Johnson joined Emmanuel Ogbah as two veteran players who chose not to attend, and Ogbah was subsequently traded to the Chiefs for safety 2016 fourth-round safety Eric Murray on Monday afternoon.
Browns GM John Dorsey, asked at the NFL Annual meetings last week if Johnson has asked to be traded, said he hasn’t talked to him. But his reps have spoken to others in the building and made it clear he wants to be dealt, the source said.
Johnson has also removed most of his Browns’ photos from social media, something he also did last year before the Browns signed him to an extension.
Johnson’s name came up in trade talks at the start of the league year, but no one made the Browns an offer they couldn’t refuse. One source said they’re holding out for a high pick for the 2015 third-rounder out of Miami.
If the Browns get the right offer, they’ll trade Johnson, especially with Odell Beckham Jr. on board.
Also at the NFL annual meeting last week, Kitchens seemed irked by the Johnson trade speculation.
“I don’t know why it’s assumed that we’re going to trade Duke Johnson,” he said. “I don’t know why we would ever want to, like, just voluntarily give up a good football player. Duke Johnson is a good football player.
“Duke Johnson will have a role on our football team. All these guys that are here will have a role. I don’t know when it just became a necessity to trade Duke Johnson because we signed Kareem Hunt.”
He said he’d play all three backs when Hunt returns from his eight-game suspension.
WR ANTONIO BROWN fires a shot at his former WR running mate JuJu SMITH-SCHUSTER. Michael David Smith of ProFootballTalk.com:
Antonio Brown is done in Pittsburgh, but he’s not done taking shots at his former teammates.
Brown tweeted this afternoon that Steelers wide receiver JuJu Smith-Schuster cost the Steelers a playoff berth when he fumbled late in their Week 16 loss to the Saints.
“Emotion: boy fumbled the whole post season in the biggest game of year,” Brown wrote. “Everyone went blind to busy making guys famous not enough reality these days!”
Brown isn’t necessarily wrong about that: If the Steelers had won the game against the Saints, as they had a great chance of doing before Smith-Schuster fumbled, they would have made the playoffs.
But what is Brown getting out of bringing it up now? He’s no longer in Pittsburgh, and he looks petty by attacking Smith-Schuster, who has acknowledged he let the team down and called the fumble his lowest moment. Brown made his comments in response to a fan who tweeted at him that Smith-Schuster was the team’s MVP last season. There were reports at the time that Brown was offended not to be chosen for the award himself, and this tweet does nothing to change the perception that Brown has an inferiority complex.
Smith-Schuster responded on Twitter:
“Keep your emotions off the internet,” Smith-Schuster wrote, in a series of tweets. “All I ever did was show that man love and respect from the moment I got to the league. I was genuinely happy for him too when he got traded to Oakland w/ a big contract, and now he takes shots at me on social media? Crazy how big that ego got to be to take shots at people who show you love!”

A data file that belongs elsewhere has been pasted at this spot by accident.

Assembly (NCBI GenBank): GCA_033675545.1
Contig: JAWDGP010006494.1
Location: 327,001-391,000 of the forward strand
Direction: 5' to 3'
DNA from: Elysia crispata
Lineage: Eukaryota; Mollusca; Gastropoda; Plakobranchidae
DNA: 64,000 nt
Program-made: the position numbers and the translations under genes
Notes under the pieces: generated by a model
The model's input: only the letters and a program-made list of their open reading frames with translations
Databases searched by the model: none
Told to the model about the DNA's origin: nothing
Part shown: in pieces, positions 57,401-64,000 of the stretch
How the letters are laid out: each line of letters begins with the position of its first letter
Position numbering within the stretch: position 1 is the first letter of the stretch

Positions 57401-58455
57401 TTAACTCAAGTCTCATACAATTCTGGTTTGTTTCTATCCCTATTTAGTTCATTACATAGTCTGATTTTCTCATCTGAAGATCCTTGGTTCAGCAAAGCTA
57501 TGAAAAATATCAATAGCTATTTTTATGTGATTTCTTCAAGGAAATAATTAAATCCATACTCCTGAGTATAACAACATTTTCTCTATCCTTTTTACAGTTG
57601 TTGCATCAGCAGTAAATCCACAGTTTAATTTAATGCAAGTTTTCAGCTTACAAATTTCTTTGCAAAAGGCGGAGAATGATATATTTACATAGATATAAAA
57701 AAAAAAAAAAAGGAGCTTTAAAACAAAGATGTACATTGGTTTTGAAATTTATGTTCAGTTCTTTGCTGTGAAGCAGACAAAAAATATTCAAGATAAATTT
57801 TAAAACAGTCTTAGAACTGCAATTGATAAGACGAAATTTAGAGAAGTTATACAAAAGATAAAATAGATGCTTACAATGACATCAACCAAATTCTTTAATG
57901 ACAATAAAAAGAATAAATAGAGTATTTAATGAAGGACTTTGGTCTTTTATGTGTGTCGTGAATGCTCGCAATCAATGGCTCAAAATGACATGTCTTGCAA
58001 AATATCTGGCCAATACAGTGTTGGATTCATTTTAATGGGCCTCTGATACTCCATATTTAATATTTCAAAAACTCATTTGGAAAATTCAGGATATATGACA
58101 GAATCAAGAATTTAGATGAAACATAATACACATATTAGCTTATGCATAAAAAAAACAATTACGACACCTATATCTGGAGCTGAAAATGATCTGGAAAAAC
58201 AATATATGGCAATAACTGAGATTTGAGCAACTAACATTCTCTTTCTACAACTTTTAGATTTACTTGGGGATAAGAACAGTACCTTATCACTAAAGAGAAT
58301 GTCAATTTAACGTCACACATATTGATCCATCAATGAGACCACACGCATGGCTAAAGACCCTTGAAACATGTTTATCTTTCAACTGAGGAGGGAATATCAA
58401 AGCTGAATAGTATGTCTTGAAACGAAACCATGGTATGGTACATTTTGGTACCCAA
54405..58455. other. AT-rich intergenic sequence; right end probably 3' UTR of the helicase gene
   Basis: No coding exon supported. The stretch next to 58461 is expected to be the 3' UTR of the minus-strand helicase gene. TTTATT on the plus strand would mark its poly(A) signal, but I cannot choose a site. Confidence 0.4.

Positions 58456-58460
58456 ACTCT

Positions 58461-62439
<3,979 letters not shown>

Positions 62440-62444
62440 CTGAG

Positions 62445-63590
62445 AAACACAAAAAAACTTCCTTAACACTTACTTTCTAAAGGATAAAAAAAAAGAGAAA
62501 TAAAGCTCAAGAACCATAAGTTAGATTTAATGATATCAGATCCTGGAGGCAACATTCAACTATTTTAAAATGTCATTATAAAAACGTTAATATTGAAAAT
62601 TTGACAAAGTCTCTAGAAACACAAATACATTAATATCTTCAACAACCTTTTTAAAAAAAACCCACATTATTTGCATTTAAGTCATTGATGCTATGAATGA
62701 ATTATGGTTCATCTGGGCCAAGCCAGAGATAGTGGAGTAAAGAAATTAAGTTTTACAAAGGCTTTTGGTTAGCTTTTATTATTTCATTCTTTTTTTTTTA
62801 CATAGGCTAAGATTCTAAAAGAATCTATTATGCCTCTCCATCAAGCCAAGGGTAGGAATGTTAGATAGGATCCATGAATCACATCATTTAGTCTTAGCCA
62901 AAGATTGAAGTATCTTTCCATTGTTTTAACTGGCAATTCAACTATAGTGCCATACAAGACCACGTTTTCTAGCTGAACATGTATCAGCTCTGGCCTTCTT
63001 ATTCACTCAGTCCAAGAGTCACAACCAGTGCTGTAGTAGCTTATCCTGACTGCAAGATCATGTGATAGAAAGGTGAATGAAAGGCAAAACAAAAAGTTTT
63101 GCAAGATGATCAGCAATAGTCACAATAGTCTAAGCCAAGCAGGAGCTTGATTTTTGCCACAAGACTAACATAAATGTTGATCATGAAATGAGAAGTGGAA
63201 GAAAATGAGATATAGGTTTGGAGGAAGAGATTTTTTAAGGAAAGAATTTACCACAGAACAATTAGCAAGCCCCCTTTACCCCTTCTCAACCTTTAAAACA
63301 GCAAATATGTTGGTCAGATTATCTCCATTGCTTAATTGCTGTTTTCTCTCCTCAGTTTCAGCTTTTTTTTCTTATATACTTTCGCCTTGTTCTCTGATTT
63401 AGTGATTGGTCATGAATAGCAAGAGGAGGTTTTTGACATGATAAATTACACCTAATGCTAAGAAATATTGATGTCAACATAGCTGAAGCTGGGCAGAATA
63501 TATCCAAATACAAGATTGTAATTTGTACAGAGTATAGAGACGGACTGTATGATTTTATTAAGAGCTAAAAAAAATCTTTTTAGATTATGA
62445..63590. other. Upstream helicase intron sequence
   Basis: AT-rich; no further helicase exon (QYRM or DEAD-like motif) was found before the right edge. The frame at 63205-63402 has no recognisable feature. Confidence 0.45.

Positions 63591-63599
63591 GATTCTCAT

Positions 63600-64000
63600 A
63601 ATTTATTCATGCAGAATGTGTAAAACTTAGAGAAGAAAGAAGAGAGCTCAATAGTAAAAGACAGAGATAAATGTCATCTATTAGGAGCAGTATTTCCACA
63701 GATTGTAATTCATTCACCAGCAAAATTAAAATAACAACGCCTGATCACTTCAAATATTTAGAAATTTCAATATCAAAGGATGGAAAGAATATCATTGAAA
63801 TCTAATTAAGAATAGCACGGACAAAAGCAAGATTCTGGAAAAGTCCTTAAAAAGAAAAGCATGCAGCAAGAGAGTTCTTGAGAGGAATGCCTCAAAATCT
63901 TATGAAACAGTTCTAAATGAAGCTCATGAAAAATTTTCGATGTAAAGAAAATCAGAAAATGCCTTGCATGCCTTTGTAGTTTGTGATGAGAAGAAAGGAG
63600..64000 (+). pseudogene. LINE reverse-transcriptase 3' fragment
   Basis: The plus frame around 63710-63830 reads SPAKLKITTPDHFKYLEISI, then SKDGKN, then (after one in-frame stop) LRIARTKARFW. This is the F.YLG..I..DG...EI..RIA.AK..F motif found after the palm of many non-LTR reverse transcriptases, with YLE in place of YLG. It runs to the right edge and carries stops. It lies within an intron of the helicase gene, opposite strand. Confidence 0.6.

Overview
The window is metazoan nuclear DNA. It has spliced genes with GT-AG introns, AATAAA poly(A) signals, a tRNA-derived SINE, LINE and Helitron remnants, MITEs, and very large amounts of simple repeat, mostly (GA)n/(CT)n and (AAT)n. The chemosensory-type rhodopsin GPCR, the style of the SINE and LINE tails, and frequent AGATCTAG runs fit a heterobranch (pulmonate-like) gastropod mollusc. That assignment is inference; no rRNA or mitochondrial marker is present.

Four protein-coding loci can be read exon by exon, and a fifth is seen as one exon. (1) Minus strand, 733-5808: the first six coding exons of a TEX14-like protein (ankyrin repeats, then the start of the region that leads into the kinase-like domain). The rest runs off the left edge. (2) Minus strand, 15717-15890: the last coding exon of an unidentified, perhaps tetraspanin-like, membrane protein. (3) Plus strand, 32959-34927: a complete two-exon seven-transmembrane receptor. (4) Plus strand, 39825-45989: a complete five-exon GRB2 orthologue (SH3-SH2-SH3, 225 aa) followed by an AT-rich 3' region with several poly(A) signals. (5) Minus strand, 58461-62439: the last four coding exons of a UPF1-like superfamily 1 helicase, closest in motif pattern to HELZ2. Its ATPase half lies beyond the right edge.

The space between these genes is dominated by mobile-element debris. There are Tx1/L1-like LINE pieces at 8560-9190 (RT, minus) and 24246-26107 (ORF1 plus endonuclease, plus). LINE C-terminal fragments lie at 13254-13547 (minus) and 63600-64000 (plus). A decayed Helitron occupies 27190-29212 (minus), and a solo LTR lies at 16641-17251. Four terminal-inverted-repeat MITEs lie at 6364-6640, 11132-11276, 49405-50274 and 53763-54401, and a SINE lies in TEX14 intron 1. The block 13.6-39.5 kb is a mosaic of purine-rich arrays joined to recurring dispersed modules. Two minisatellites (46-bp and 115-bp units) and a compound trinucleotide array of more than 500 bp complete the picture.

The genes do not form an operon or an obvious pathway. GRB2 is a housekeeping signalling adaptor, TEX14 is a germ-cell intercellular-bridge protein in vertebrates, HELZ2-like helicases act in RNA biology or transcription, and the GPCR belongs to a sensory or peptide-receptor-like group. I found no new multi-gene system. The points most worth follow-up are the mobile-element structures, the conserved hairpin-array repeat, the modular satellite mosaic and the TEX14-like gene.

Smith-Schuster followed that up with a quote that is often attributed to Mark Twain but does not appear in any of his published work: “Never argue with a fool. Onlookers may not be able to tell the difference.”
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Great news for LB RYAN SHAZIER. Jeremy Fowler of ESPN.com:
Ryan Shazier has hit many milestones since he suffered a severe spinal injury that threatened his ability to walk.
But the Pittsburgh Steelers linebacker just shared maybe his best yet: executing a box jump, clearing what appears to be about three feet.
Asked via text about the viral video on his Instagram, Shazier told ESPN that he has been aiming for this one for “a while.”
Shazier, the two-time Pro Bowler who was carted off the field Dec. 1 in Cincinnati after a tackling attempt and had spinal stabilization surgery in the days after, has executed the jumps in stages, according to Shazier’s father, Vernon.
“The first boxes were a lot lower than that,” he said. “It all began with just trying to jump — no box. It slowly graduated to what you see in that video.”
The Shazier family has hundreds of rehab videos, and he publicly shares milestones. Paralysis was a concern in the days after the injury, but since then, Shazier has retaught himself to walk, drive a car, jog and lift weights.
Shazier’s contract for 2019 tolled at a minimum salary, giving him one more year toward NFL pension. He might not be playing, but he serves as inspiration inside the Steelers facility. Asked recently about the Steelers’ move to keep him on the roster with the physically unable to perform (PUP) designation, coach Mike Tomlin said the decision was simple — because “it’s Ryan Shazier.”
Vernon Shazier said his family doesn’t keep track of dates and times of milestones but simply “get up every day and go to war.”
“He’s grinding every day. It’s been very intense,” he said. “He’s come a long way but has a long ways to go. We’re grateful for the progress he’s achieved. He’s been dedicated to doing all he can to make as much progress as he can. We don’t have a ceiling, just working day to day.
“You know how the journey began, so to see him do that is very encouraging.”
Here is where we learn about the International Player Pathway Program. This from the Buffalo News:
Former British rugby player Christian Wade has been allocated to the Bills as part of the International Player Pathway program, the team announced.